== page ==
• MCSS must be integrated into existing enterprise information system of Continental Airlines. How this will be done?
      • How test MCSS in the real environment to guarantee its reliability and availability.
      • How to switch from old system to the new system integrated with MCSS?
  • Case #2: Online medical services appointment system
    • Making the appointment with a PCP or specialist doctor is normally via phone call. Even though e-commerce and many other online services are prevailing, such a service in medical area has never been done yet. We there were such a system, this system would have allowed patents to check the availability of a doctor or any other medical services from the Internet, making and changing the appointment. So, this is a promising system in several ways:
      • It will greatly make the appointment convenient
      • It can be connected to other networked medical information services, such as medical insurance.
      • It will also benefit the medical service providers much in saving costs and improving service quality.
    • There several issues :
      • Who will initialize the project?
      • Who should be involved ?
      • Who is to be a target buyer of the system?
      • How this system can be co-operated with other medical information systems?
      • Is this system really beneficial?
  • Case #3: Adams Globalization online translation services development
    • Adams Globalization is a leading translation service company in Austin, Texas. The company provides the translation between English and several other languages, such as Spanish, German, French, Japanese, and Chinese. The company started in 1982. In 1993 it hired 4 employees and in 2003 it hired 40 employees and operating a translator network with more than 1000 freelance translators. The company’s revenue in 2002 was $4,000,000. Adams Globalization has been facing more and more pressures to convert its business model from traditional translations to an Internet-based one:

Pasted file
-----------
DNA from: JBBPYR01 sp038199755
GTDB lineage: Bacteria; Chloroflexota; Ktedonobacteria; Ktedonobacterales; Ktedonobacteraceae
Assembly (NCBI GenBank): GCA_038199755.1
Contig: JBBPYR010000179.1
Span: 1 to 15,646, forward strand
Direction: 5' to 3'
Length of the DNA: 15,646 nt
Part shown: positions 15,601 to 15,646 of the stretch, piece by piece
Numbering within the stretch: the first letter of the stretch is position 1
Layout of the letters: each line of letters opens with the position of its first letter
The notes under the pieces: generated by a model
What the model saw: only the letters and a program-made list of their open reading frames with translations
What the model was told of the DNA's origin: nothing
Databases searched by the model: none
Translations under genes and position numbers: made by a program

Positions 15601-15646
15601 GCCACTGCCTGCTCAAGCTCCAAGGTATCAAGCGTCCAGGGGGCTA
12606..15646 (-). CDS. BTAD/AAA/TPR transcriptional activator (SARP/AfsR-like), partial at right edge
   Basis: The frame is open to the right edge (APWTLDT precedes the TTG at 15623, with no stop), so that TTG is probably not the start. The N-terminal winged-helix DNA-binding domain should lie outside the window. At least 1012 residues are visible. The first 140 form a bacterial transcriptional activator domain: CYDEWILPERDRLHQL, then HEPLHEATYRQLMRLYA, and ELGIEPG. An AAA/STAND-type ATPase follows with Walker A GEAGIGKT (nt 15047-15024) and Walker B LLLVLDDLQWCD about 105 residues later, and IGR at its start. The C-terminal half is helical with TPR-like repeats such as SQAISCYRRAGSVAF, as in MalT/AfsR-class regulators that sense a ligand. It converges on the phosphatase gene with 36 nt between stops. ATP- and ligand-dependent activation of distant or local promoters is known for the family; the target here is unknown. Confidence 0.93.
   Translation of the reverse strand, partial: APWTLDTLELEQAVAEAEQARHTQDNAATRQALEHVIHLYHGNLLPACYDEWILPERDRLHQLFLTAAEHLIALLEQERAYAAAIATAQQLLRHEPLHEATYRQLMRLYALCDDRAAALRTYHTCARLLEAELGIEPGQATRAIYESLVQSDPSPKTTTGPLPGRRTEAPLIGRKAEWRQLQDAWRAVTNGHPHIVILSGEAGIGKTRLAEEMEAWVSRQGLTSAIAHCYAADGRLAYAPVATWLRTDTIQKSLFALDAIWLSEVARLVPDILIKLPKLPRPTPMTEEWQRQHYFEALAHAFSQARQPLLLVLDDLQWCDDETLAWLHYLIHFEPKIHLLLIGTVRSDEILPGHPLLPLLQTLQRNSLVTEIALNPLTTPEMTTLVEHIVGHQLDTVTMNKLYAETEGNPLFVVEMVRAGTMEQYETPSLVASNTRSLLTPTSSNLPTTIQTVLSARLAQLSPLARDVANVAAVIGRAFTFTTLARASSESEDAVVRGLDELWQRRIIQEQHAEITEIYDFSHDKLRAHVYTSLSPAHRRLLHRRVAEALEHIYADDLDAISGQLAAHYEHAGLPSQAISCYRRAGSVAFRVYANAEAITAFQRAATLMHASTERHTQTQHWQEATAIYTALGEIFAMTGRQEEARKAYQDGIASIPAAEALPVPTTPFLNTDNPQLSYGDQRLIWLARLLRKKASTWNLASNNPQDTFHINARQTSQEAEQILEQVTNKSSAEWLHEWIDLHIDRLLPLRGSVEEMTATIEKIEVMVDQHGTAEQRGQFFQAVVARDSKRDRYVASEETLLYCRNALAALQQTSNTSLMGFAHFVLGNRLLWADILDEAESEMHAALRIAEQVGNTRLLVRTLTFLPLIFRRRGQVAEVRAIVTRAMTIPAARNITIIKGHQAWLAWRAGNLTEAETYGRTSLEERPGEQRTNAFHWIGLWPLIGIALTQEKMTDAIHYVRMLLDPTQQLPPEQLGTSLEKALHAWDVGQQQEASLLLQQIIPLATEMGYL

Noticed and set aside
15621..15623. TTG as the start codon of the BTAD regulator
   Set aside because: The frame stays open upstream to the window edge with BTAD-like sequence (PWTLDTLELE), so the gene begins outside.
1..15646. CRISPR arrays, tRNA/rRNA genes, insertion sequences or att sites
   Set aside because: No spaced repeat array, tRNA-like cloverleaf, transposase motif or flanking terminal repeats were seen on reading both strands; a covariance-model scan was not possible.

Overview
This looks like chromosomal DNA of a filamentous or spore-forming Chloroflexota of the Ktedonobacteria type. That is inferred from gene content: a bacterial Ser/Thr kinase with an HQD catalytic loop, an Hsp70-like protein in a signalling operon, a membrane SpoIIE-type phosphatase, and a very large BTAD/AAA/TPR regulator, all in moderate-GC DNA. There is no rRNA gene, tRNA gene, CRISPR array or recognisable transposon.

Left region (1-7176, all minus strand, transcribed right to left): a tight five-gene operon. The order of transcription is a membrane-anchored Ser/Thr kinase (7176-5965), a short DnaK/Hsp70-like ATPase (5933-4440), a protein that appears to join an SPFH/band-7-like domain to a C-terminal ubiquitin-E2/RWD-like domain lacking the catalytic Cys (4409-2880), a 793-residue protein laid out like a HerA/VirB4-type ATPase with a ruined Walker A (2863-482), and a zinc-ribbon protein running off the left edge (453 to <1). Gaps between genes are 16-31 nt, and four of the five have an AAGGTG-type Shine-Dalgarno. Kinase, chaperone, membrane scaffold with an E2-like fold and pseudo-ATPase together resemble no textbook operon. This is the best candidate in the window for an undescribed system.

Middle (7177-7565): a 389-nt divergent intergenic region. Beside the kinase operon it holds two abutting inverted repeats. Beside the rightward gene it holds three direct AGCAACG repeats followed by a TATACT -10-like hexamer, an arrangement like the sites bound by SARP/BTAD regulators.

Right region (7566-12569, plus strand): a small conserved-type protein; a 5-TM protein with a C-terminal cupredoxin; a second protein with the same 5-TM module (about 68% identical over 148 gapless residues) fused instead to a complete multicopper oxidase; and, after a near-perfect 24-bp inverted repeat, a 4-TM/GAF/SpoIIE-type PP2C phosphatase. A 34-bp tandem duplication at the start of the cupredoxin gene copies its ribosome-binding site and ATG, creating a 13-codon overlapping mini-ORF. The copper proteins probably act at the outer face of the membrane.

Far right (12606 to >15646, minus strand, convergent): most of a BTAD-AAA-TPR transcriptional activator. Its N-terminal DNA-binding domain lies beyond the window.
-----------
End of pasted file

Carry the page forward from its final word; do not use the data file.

• There is an increasing Internet-based application translation demand.
      • Intensified Internet usage requests the company to change its business processes
      • The company is moving towards a global market.
    • Therefore, there are several reasons for Adams Globalization to adopt e-business. There are several issues:
      • What is the new business model?
      • How to develop a web-based business system?
      • What is the project scope? …
  • The Software Crisis If builders built buildings the way programmers wrote programs, then the first woodpecker that came along would destroy civilization. -Gerald Weinberg
  • Status of IT Projects
    • 31% IT projects were cancelled before completion
    • 53% were completed, but were over-budget, over-schedule, and did not meet the original requirements.
    • The average cost overrun of medium-sized projects was 202%
  • Why Projects Fail – CHAOS STUDY
  • What is Project Management?
    • Project management is “the application of knowledge, skills, tools, and techniques to project activities in order to meet project requirements” (PMI*, Project Management Body of Knowledge (PMBOK ® Guide), 2000, p. 6)
    *The Project Management Institute (PMI) is an international professional society. Their web site is www.pmi.org.
  • Improving the likelihood of success